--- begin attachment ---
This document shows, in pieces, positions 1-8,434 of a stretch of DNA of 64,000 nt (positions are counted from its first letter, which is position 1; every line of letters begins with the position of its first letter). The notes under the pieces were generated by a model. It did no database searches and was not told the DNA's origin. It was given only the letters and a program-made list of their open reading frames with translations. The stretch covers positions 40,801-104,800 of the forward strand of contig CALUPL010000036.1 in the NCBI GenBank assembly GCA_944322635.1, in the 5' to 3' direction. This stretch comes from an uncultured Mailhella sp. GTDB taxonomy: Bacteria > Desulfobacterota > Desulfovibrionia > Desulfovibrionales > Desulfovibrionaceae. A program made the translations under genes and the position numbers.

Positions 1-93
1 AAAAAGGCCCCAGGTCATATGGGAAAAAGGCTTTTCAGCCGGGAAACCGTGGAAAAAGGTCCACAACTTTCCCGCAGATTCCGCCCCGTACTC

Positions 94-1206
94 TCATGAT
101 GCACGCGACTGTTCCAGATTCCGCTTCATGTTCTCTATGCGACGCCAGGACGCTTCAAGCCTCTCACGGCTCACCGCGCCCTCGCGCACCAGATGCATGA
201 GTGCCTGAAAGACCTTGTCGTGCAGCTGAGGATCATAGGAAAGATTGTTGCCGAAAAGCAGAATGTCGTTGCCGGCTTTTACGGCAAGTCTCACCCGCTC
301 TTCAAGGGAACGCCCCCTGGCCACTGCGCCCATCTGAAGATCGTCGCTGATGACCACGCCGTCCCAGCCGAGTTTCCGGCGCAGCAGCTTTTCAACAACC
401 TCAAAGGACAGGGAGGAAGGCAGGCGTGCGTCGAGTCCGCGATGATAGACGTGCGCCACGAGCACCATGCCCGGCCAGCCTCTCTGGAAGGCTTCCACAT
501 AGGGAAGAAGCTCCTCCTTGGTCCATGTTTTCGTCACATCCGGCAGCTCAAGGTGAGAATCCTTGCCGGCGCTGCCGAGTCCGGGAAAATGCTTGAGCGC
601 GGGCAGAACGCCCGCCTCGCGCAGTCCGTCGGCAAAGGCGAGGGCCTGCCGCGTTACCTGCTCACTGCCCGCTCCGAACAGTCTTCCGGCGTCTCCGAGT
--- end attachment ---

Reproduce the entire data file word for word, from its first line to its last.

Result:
This document shows, in pieces, positions 1-8,434 of a stretch of DNA of 64,000 nt (positions are counted from its first letter, which is position 1; every line of letters begins with the position of its first letter). The notes under the pieces were generated by a model. It did no database searches and was not told the DNA's origin. It was given only the letters and a program-made list of their open reading frames with translations. The stretch covers positions 40,801-104,800 of the forward strand of contig CALUPL010000036.1 in the NCBI GenBank assembly GCA_944322635.1, in the 5' to 3' direction. This stretch comes from an uncultured Mailhella sp. GTDB taxonomy: Bacteria > Desulfobacterota > Desulfovibrionia > Desulfovibrionales > Desulfovibrionaceae. A program made the translations under genes and the position numbers.

Positions 1-93
1 AAAAAGGCCCCAGGTCATATGGGAAAAAGGCTTTTCAGCCGGGAAACCGTGGAAAAAGGTCCACAACTTTCCCGCAGATTCCGCCCCGTACTC

Positions 94-1206
94 TCATGAT
101 GCACGCGACTGTTCCAGATTCCGCTTCATGTTCTCTATGCGACGCCAGGACGCTTCAAGCCTCTCACGGCTCACCGCGCCCTCGCGCACCAGATGCATGA
201 GTGCCTGAAAGACCTTGTCGTGCAGCTGAGGATCATAGGAAAGATTGTTGCCGAAAAGCAGAATGTCGTTGCCGGCTTTTACGGCAAGTCTCACCCGCTC
301 TTCAAGGGAACGCCCCCTGGCCACTGCGCCCATCTGAAGATCGTCGCTGATGACCACGCCGTCCCAGCCGAGTTTCCGGCGCAGCAGCTTTTCAACAACC
401 TCAAAGGACAGGGAGGAAGGCAGGCGTGCGTCGAGTCCGCGATGATAGACGTGCGCCACGAGCACCATGCCCGGCCAGCCTCTCTGGAAGGCTTCCACAT
501 AGGGAAGAAGCTCCTCCTTGGTCCATGTTTTCGTCACATCCGGCAGCTCAAGGTGAGAATCCTTGCCGGCGCTGCCGAGTCCGGGAAAATGCTTGAGCGC
601 GGGCAGAACGCCCGCCTCGCGCAGTCCGTCGGCAAAGGCGAGGGCCTGCCGCGTTACCTGCTCACTGCCCGCTCCGAACAGTCTTCCGGCGTCTCCGAGT